Pubs in the city of Bath serve the least clean beer in the UK, while the South West is the worst region for unclean beer lines (with 40% of lines unclean).
Meanwhile, Newcastle and Warrington are where the cleanest beer can be found, with the North East the cleanest region with only 27% of beer lines adjudged to be unclean.
That's according to the Beer Quality Report 2017, which was launched this morning by internet of things provider Vianet, which monitors the flow of beer through lines in pubs across the country, and beer quality accreditation and training firm Cask Marque.
The report found a clear north-south divide when it comes to beer quality, with the proportion of beer going through unclean lines in some parts of the country markedly higher than in others. Pubs and other establishments serving beer and cider should generally clean their lines on a seven-day cycle or risk a deterioration quality and a fall-off in demand from customers.
Cleaning lines regularly to ensure a higher quality of beer was just one of the measures outlined by Vianet and Cask Marque that could to help pubs save significant sums of money at a time when operating costs are set to rise - pushed upwards by the factors including the National Living Wage, the Apprenticeship Levy, and business rates.
The report said that the pub industry as a whole was losing £709m a year due to problems with beer quality, while individual pubs were, on average, missing out on £14,600 - more than enough to offset the £7,178 average annual additional cost per pub created by extra employment regulation and business rates.
Analysis showed that that within that £709m, the pub industry is missing out on:
• an achievable extra £206m in waste reduction at a retail selling price of £3.50 per pint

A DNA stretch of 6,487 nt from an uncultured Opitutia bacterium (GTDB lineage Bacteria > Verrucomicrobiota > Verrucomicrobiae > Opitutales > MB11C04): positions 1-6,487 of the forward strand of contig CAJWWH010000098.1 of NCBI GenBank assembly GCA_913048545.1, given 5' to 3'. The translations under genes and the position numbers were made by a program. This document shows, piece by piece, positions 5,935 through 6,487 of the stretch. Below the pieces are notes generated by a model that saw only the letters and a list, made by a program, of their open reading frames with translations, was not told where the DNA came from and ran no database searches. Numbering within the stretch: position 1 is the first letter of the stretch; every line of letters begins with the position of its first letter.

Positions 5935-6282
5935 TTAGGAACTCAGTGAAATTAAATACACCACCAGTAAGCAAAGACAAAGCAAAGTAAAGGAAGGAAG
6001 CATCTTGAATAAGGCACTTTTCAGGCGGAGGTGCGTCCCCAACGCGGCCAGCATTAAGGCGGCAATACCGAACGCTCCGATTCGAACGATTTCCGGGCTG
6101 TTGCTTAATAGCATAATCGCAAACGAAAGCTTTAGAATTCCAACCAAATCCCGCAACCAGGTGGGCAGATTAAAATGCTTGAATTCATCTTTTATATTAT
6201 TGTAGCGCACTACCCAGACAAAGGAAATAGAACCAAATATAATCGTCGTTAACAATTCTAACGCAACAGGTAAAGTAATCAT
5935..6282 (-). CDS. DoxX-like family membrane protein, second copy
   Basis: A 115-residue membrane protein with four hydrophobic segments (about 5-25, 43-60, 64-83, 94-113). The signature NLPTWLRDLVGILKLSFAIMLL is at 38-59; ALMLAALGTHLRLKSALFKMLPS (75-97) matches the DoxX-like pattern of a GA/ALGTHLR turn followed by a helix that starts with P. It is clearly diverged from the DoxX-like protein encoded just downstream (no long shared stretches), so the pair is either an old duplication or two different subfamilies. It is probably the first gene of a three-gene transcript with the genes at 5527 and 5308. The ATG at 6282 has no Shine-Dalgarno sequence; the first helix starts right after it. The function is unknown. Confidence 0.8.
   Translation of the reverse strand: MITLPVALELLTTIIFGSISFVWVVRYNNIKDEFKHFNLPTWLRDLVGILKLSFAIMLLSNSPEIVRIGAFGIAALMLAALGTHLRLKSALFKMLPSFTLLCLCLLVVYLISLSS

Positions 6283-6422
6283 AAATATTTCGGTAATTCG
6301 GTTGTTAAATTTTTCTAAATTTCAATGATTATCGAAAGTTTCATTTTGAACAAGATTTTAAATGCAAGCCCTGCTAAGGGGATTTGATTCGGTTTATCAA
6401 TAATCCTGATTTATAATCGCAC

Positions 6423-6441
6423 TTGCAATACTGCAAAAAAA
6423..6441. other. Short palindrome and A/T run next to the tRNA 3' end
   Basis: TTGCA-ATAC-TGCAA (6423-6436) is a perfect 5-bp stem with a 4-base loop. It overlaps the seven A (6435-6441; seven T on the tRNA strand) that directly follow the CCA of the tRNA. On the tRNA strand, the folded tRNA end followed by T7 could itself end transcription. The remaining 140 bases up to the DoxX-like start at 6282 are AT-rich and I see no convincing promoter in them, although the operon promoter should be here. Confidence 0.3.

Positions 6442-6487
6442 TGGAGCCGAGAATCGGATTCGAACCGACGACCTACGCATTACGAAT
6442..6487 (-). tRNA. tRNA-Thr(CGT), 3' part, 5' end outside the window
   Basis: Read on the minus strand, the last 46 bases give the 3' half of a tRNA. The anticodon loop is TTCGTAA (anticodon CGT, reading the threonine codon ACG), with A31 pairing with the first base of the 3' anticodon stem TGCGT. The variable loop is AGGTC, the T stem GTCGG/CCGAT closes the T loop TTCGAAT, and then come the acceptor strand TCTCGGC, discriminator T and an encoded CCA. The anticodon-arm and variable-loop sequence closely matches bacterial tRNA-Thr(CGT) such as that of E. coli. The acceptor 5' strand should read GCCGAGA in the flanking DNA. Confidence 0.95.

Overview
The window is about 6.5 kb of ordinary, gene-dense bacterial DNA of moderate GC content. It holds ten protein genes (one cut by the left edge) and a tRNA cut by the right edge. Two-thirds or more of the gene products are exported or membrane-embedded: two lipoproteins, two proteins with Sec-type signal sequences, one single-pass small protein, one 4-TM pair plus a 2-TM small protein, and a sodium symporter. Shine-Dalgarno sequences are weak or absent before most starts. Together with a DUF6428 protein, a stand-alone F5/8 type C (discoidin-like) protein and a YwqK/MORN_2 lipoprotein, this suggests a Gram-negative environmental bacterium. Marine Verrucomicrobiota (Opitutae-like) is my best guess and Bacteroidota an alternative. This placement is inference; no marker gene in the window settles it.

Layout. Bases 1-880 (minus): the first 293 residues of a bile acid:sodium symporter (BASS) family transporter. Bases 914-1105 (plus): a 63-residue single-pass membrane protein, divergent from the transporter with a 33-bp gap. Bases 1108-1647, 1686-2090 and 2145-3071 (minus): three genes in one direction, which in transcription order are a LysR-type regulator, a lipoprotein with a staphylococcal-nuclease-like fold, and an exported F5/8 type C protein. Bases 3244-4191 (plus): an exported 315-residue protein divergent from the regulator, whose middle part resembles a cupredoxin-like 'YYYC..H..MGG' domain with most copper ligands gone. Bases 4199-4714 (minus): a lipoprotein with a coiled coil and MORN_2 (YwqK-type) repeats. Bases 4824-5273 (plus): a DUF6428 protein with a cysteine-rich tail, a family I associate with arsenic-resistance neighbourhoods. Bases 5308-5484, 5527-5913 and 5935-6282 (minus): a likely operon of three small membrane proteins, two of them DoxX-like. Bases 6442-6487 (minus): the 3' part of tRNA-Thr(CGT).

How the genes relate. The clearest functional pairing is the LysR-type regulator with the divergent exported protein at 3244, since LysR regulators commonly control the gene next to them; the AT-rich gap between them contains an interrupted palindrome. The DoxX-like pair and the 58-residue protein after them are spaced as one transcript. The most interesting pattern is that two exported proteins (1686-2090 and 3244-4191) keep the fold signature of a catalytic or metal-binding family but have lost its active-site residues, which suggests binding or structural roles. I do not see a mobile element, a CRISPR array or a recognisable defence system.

• a 2% improvement in till yield of £248m
• an additional estimated £182m in potential sales by delivering a consistently great pint, typically through improved line cleaning and serving beer to the customer at the correct temperature and specification.
• Some £73m through the cost of over-ranging and wasted beer taps on the bar
The report takes data from more than 220,000 Vianet devices in pubs and cellars across the country, which is then informed and validated by quality scores from Cask Marque's annual visits to more than 22,000 pubs.
The report found that most retailers had failed to improve beer quality since last year's report, with the same proportion of beer served too warm. Meanwhile, one in three pints served to a UK consumer is via a line overdue a clean - the same proportion as last year.
The report found that the average annual difference in beer volumes of pubs that serve almost all beer via clean lines (between 90-100% of beer) and those that serve less than half (40-50%) via clean lines, is 63 barrels. That equates to 18,144 pints over the course of a year and is worth approximately £63,500 at a retail selling price of £3.50 a pint. Assuming a gross profit margin of 50%, that's worth £32,000 a year to the operator.
Steve Alton, managing director of Vianet, said: "This report lays bare the profit opportunity for all operators across the pub sector, regardless of whether they run managed, tenanted or independent outlets.
"The message is good operators could have better business by driving up retail standards and, in turn, help safeguard the future of the category and keep pubs attractive to consumers. Draught beer remains in value growth and beer still accounts for about seven in 10 drinks sold in pubs."
Paul Nunny, director of Cask Marque, suggested that the lack of improvement in beer quality since last year's report was down to a lack of training by operators, who were facing a range of cost pressures.
He said: "Cask Marque has spent nearly 20 years banging the drum about beer quality and still the message is not getting through to retailers. This is a damning report on the quality offer to consumers. Findings from our own recent research showed that 49% of pubs are not meeting Cask Marque standards. Thank goodness nearly 10,000 pubs can!"
In other findings, one in four pubs were found to have major temperature issues last year, with 6% of all pints served too warm. Scotland was the region with the highest percentage of beer served too warm, with the West Midlands most likely to keep beer at the right temperature.
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